Time to answer a few questions. If you have a gardening question just ‘reply’ to this newsletter and send me your query. I try to answer most of the questions and the ones that I answer here are those that I think will have the widest interest. You can also find the latest garden updates on the front page of I try to change it every few days so check back often.

Lynn Asks ? How can I improve the drainage in an existing flower bed? The soil has sunk over the past couple of winters and it collected a lot of water this spring. Nothing in the one corner at present but I want to 'bump it up' prior to planting something new. Thanks.

Ken Answers! If drainage is the main problem then the soil is probably heavy in clay so add some coarse material such as sand that will help break up the clay and promote better drainage.

Another Lynn Asks? I was given an Asparagus crown about 7 years ago. I planted it right away and it had been productive in it's previous garden. I do get a few stalks start in early spring but they are dismally thin and not worth picking. Plus only about 5 or 6 stalks come up in total every year. Should I try replanting the crown in a different spot or perhaps at a different depth?

Ken Answers! I've never had much success transplanting established Asparagus. They can be huge things to dig up and you are bound to injure them somewhat. I do grow it from seed and transplant the one year old roots which seems to work quite well. Needs a good rich soil to amend with lots of compost or whatever you have as you are transplanting. A good feed is probably three years away from the day you plant the seeds. You will get some in the second year but if you take too much the root will not get a chance to regenerate and increase.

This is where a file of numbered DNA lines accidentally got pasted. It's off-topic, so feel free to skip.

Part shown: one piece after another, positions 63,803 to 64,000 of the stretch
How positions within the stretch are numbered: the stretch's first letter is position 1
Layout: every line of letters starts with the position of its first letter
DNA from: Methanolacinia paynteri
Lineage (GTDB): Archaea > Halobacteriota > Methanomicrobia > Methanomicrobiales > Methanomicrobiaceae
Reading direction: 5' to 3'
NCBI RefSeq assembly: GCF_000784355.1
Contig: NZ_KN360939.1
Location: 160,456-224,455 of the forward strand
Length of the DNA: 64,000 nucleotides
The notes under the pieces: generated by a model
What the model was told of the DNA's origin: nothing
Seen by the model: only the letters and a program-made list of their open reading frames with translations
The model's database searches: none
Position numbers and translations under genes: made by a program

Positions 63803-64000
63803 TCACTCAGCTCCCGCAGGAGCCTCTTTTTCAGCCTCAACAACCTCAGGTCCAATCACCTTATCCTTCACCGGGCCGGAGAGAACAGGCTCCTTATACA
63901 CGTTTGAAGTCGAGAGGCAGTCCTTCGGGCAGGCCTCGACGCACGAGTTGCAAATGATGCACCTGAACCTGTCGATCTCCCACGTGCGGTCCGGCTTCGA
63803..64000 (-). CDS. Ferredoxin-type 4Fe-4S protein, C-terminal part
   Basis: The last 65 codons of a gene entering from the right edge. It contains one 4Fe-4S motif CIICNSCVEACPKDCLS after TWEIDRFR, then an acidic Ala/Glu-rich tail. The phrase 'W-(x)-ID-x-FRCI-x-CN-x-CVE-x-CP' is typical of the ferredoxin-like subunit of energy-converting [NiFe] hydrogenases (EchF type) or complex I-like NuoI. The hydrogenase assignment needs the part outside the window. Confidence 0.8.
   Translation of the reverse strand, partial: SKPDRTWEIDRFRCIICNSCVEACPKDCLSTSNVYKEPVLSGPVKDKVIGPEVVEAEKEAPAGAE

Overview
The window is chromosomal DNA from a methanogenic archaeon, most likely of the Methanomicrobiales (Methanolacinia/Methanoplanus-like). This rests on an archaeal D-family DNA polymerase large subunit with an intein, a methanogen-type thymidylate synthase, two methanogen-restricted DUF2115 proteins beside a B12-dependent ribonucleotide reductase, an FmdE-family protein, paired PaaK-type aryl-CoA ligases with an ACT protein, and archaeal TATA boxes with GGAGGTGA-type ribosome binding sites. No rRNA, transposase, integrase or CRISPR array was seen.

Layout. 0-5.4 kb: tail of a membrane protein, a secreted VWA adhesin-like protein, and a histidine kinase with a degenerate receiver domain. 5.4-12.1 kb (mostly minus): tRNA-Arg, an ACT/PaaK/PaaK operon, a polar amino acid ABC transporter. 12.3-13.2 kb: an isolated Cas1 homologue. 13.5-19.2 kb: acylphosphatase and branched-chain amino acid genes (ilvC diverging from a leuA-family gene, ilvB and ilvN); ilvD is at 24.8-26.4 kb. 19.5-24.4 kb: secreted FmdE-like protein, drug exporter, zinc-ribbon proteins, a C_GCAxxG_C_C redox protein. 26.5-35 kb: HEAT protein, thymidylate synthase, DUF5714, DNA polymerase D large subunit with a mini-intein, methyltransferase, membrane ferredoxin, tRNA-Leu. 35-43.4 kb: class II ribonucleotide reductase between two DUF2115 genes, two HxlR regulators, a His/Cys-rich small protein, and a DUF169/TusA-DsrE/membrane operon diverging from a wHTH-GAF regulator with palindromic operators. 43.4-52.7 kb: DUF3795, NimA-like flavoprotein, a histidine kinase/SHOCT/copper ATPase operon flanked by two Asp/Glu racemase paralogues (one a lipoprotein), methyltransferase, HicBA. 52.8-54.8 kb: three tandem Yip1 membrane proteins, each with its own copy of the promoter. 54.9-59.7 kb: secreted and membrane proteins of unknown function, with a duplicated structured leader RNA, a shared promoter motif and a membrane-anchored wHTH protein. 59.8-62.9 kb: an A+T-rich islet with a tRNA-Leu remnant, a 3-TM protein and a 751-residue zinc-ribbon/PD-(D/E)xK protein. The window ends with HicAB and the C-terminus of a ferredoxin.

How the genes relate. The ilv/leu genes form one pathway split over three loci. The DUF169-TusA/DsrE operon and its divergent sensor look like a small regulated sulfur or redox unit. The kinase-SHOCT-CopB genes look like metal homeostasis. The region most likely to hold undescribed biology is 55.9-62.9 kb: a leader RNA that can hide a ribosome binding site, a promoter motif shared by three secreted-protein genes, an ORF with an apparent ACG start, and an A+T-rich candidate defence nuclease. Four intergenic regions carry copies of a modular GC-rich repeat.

Linda Asks? For the last couple of years, I have found these really small ants in my garden, usually under a rock I have, I can't see where they are destroying anything, but I was wondering if it is a problem to have them in there. Should I try to remove them and if so how?

Ken Answers! Ants are part of the natural environment, helping to aerate the soil and unless they are doing obvious damage or creating a large unsightly ant hill then just learn to like them as getting rid of them is a very difficult task.

Bill Asks? Hi Ken just been reading (googling) some articles about making compost tea and like most things on the internet its difficult to determine how effective the product is. Do you use compost tea, have a recipe and what are your general thoughts?

Ken Answers! I have never used compost tea but I do have gardening friends that make it and confirm that it is really effective and a great way to make the benefits of a little compost cover more area. I think I'm just too busy (lazy) to do it. A little research led me to this site which seems to be good information and carries the authority of a university extension service.

111 Trent St. W.
Whitby ON